•Kosher and Muslim methods of animal slaughter are hugely problematic in a society that values the humane treatment of animals. It takes cattle up to two minutes to bleed to death after being hung upside down by a leg and all the vessels in their neck severed by a knife. The Food and Agriculture Organization of the United Nations says this:

Most developed and many developing countries of the world require by law an animal to be rendered unconscious before it is slaughtered. This is in order to ensure that the animal does not suffer pain during slaughter. However, exceptions are made for the Jewish (Kosher) and Muslim (Halal) slaughter of livestock. Here stunning generally is not allowed and the animal is bled directly using a sharp knife to cut the throat and sever the main blood vessels. This results in sudden and massive loss of blood with loss of consciousness and death. However, many authorities consider that religious slaughter can be very unsatisfactory and that the animal may not be rendered unconscious and suffer considerable discomfort and pain in the slaughter process.”

Click here for an overview of livestock slaughter methodologies, and then remember what you read the next time you buy meat at your local grocery store.

Meat markets are necessarily sterile places that take great care to help us forget how the plastic-wrapped meats came to be.

•Consider male calves: veal is the meat produced from them and, since only a few males are needed for breeding stock, most are sent to slaughter before puberty brings on the ill-tempered behavior that is characteristic of adult bulls. More importantly, veal enthusiasts demand the milk-fed meat from calves that are kept in tiny, single-calf crates. Limiting the movement of the calf, you see, produces a much more tender meat. Although the practice is now banned in the UK, many U.S. dairy farms still use crating as a calf-raising technique.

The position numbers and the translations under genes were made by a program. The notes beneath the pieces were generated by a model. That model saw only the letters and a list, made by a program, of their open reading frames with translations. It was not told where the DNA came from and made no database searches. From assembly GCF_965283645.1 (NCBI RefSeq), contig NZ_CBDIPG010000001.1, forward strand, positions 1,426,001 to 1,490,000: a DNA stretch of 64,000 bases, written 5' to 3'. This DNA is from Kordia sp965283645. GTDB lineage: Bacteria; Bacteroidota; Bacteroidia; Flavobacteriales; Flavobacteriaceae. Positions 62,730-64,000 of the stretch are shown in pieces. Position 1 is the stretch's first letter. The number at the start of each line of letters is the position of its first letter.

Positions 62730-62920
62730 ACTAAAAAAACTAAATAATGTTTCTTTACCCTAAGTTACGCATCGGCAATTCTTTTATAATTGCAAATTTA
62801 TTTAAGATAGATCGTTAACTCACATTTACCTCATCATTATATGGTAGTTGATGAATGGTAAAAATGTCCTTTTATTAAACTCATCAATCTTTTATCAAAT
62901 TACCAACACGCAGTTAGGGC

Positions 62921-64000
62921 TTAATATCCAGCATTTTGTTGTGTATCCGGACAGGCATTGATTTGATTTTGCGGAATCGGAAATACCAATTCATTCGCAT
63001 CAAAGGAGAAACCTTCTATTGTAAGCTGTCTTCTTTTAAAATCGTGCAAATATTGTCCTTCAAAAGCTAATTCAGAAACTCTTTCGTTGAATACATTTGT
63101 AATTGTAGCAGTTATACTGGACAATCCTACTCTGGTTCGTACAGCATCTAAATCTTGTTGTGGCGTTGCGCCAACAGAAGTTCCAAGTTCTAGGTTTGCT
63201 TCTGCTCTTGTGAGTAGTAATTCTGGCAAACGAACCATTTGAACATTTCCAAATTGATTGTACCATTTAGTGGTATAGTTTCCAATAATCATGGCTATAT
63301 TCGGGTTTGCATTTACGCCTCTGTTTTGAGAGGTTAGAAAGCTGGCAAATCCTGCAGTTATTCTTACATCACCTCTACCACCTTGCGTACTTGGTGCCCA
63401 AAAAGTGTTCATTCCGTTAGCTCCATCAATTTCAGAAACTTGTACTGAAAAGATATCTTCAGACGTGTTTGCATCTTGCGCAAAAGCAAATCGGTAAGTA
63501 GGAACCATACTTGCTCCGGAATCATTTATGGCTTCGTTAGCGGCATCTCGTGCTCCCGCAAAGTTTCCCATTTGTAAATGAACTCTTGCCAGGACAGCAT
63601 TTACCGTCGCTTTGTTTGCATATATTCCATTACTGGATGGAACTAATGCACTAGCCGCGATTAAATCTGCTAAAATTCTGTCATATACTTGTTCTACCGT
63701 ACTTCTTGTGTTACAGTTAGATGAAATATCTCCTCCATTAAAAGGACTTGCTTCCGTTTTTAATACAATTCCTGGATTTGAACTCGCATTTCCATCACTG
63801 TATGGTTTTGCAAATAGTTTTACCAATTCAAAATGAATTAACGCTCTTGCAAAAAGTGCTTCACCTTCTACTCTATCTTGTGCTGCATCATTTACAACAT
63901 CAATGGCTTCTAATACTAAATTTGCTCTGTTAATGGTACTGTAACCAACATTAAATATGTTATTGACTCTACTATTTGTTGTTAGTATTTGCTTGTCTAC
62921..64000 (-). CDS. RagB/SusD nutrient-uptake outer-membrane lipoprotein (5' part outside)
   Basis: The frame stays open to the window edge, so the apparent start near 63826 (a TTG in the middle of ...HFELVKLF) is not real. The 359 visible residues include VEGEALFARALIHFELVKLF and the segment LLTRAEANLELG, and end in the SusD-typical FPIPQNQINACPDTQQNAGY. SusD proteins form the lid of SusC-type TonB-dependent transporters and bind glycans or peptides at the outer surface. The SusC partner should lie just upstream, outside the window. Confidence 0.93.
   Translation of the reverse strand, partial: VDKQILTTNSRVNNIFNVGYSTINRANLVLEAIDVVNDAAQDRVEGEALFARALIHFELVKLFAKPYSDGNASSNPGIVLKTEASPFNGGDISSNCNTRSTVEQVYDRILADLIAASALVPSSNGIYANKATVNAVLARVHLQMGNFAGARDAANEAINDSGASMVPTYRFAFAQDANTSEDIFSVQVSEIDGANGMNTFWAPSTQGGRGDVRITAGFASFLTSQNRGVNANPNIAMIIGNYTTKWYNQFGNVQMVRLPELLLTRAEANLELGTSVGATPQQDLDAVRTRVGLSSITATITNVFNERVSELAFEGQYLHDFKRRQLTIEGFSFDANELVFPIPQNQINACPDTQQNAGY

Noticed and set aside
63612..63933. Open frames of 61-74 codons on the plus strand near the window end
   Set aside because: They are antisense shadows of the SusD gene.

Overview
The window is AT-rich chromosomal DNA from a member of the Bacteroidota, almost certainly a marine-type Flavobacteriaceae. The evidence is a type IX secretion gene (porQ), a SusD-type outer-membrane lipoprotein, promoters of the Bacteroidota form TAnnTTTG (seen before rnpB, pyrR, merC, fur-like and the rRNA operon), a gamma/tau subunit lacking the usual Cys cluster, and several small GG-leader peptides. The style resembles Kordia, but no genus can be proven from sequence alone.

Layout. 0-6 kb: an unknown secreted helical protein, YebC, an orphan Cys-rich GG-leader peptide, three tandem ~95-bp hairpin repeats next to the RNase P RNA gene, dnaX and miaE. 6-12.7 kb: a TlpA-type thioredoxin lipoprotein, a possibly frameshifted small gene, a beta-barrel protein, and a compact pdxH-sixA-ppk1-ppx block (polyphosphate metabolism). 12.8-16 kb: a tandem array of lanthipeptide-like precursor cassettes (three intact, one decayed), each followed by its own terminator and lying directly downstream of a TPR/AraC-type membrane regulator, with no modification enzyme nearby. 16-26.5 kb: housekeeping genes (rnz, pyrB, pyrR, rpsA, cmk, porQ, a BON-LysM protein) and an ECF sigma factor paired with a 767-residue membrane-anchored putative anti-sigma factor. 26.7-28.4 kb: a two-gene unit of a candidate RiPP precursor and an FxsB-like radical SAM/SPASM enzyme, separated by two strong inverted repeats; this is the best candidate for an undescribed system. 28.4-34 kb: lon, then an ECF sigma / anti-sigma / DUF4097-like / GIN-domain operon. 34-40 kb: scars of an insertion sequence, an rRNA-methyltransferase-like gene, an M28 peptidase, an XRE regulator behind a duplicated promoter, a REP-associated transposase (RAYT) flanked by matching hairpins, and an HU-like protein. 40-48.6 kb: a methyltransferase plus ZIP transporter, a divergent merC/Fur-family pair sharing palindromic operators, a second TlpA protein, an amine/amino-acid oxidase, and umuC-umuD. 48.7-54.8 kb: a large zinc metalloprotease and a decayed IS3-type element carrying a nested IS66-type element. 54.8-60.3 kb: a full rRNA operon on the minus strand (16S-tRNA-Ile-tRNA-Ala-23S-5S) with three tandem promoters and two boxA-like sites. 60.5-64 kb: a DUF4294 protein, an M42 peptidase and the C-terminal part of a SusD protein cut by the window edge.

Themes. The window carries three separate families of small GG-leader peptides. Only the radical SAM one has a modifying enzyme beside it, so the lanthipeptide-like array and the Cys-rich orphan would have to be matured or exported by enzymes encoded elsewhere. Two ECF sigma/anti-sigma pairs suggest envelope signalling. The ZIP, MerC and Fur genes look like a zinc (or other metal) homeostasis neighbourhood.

•Have you had chicken for dinner of late? The vast majority of luckless chickens – arguably the most abused animals in all of agribusiness – are stuffed into barren, wire battery cages so restrictive that the birds don’t even have room to spread their wings. And they are typically [and cruelly] debeaked first so that they do not peck each other to death.

•Have you ever personally witnessed a murderous cockfight or a dogfight? If you have, you are part of a growing interstate problem that promotes illegal gambling for high stakes along with countless other crimes.

•Think also about the last time you had a lobster dinner: either you or someone else killed that lobster, probably in a dreadful way. There are humane ways to cook lobster but boiling them alive still seems to be the preferred choice.

[Do lobsters feel pain? Well, I’ll let you be the judge as you watch it thrash around and even squeal for a minute or two as it is thrown into that pot of boiling water.]

•Trapping animals is another egregious practice that still lingers. So, too, poaching…and aerial shootings…and the cutting off of limbs, skinning, or scalding of an animal that still shows any sign of sensibility.

One wonders how anyone can do such things but they do – we just usually don’t have to watch it.